The idea of introducing eurobonds to help dealing with the systemic crisis of the euro has existed for some time now but has always met staunch resistance from politicians and intellectuals in the Eurozone?s surplus countries. In recent weeks this resistance has been weakened due to the worsening of the crisis and the gradual silent acceptance that all half-measures that have been implemented so far have utterly failed to first realize the structure of the crisis and second address it in a rational and effective manner. Now even in surplus countries many consider the option of the eurobond as the only way to contain the crisis and prevent the collapse of the euro (which is what will certainly happen if things stay as they are). Though it is encouraging that the eurobond concept is finally discussed in the countries were it met the greatest resistance, it is nonetheless worrying that people switched from one side of the argument, that of complete rejection, to the other, that of mutualization of the system?s debt and the necessary connection between the introduction of eurobonds and the creation of a fiscal union.

What will the German Constitutional Court ruling mean for the eurozone crisis?

by Open Europe blog team
We’ve put out a briefing today, looking at the upcoming German Constitutional Court ruling on the eurozone bailouts. The ruling is due on 7 September and whichever way it goes, it’s likely to have an interesting impact on the future of the eurozone crisis. (See here for the full briefing).

An assessment of the jointly-guaranteed Eurobond

from Ideas on Europe by Protesilaos Stavrou

The idea of introducing eurobonds to help dealing with the systemic crisis of the euro has existed for some time now but has always met staunch resistance from politicians and intellectuals in the Eurozone?s surplus countries. In recent weeks this resistance has been weakened due to the worsening of the crisis and the gradual silent acceptance that all half-measures that have been implemented so far have utterly failed to first realize the structure of the crisis and second address it in a rational and effective manner. Now even in surplus countries many consider the option of the eurobond as the only way to contain the crisis and prevent the collapse of the euro (which is what will certainly happen if things stay as they are). Though it is encouraging that the eurobond concept is finally discussed in the countries were it met the greatest resistance, it is nonetheless worrying that people switched from one side of the argument, that of complete rejection, to the other, that of mutualization of the system?s debt and the necessary connection between the introduction of eurobonds and the creation of a fiscal union.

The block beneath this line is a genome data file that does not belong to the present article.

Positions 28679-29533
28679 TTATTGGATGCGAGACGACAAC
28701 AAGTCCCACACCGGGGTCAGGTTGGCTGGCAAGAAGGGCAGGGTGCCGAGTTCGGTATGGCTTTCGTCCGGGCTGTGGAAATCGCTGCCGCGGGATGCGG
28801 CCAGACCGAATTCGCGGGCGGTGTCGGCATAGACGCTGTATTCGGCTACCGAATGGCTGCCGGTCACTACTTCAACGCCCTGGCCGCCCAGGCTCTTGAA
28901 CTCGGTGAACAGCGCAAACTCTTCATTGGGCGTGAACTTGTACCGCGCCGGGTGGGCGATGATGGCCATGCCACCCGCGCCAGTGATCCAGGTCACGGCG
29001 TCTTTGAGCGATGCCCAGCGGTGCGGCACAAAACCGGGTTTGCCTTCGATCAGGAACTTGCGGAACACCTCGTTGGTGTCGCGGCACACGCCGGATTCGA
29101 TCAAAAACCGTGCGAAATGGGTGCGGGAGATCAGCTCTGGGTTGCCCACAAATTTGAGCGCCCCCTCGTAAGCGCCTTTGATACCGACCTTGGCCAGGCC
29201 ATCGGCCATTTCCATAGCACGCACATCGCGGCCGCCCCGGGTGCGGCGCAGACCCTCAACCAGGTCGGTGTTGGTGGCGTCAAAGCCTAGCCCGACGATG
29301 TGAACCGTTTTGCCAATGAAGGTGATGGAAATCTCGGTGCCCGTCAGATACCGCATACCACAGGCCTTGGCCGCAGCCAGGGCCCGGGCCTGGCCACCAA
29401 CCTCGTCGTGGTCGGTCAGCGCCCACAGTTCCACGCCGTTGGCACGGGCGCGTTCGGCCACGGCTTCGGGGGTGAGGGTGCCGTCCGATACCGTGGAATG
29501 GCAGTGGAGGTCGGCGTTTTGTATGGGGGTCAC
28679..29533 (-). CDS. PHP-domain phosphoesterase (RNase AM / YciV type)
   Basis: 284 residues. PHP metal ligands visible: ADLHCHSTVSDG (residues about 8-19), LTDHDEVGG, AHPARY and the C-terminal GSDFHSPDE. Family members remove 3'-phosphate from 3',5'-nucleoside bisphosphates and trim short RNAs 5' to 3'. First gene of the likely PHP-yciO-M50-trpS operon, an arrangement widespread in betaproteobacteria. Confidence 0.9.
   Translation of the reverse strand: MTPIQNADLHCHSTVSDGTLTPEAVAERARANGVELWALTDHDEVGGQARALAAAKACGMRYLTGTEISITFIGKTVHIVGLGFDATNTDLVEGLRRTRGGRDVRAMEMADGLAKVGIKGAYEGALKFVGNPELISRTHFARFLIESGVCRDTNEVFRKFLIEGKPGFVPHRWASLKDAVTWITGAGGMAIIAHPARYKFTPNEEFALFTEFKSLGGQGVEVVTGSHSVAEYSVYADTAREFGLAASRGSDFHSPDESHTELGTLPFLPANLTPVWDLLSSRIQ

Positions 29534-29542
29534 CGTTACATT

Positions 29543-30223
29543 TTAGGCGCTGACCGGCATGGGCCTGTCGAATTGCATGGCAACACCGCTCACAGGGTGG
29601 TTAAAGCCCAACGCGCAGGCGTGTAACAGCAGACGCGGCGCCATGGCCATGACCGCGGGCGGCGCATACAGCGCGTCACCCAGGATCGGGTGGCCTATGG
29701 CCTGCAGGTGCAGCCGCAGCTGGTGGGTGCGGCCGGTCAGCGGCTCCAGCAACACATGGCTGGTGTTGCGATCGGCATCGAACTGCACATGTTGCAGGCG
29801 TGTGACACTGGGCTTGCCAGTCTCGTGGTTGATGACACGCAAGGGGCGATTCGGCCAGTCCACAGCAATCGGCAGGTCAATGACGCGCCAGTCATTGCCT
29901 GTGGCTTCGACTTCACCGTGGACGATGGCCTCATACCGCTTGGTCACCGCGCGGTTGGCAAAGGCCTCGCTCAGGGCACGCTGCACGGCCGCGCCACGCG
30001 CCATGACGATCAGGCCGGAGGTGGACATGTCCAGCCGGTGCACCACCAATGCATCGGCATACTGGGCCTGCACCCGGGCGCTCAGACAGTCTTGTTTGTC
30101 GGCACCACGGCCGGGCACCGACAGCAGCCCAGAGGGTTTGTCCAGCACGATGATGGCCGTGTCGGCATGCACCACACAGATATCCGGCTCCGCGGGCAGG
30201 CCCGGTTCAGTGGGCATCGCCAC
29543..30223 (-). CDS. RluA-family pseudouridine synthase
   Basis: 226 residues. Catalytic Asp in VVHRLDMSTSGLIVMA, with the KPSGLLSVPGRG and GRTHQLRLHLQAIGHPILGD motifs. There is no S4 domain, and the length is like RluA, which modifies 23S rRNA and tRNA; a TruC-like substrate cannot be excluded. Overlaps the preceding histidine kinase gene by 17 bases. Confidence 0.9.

Is Jean Monnet to blame for the euro crisis and the EU?s financial black-hole?

from Blogactiv by David
Is Jean Monnet responsible for the euro debacle? Did a flaw in the ?Monnet Method? bring about today?s financial crisis and the black hole into which billions of taxpayers? money are being poured? That?s what one Eurocrat implied, as quoted in the Economist newsmagazine: ?The European Union was not designed to deal with a crisis?. Blame Jean Monnet, says the Economist?s columnist, Charlemagne.

MAIN FOCUS: German court approves euro bailout | 08/09/2011

from euro|topics
Germany’s loan guarantees for the first Greece package and the euro bailout fund, which amount to hundreds of billions of euros, are legally justified, the Federal Constitutional Court ruled on Wednesday, adding that all financial policy decisions of this order must continue to receive the approval of the Bundestag. Commentators say the ruling will help stabilise the euro but warn of the perils of excessive codetermination on the part of national parliaments.

The Karlsruhe factor II

by Open Europe blog team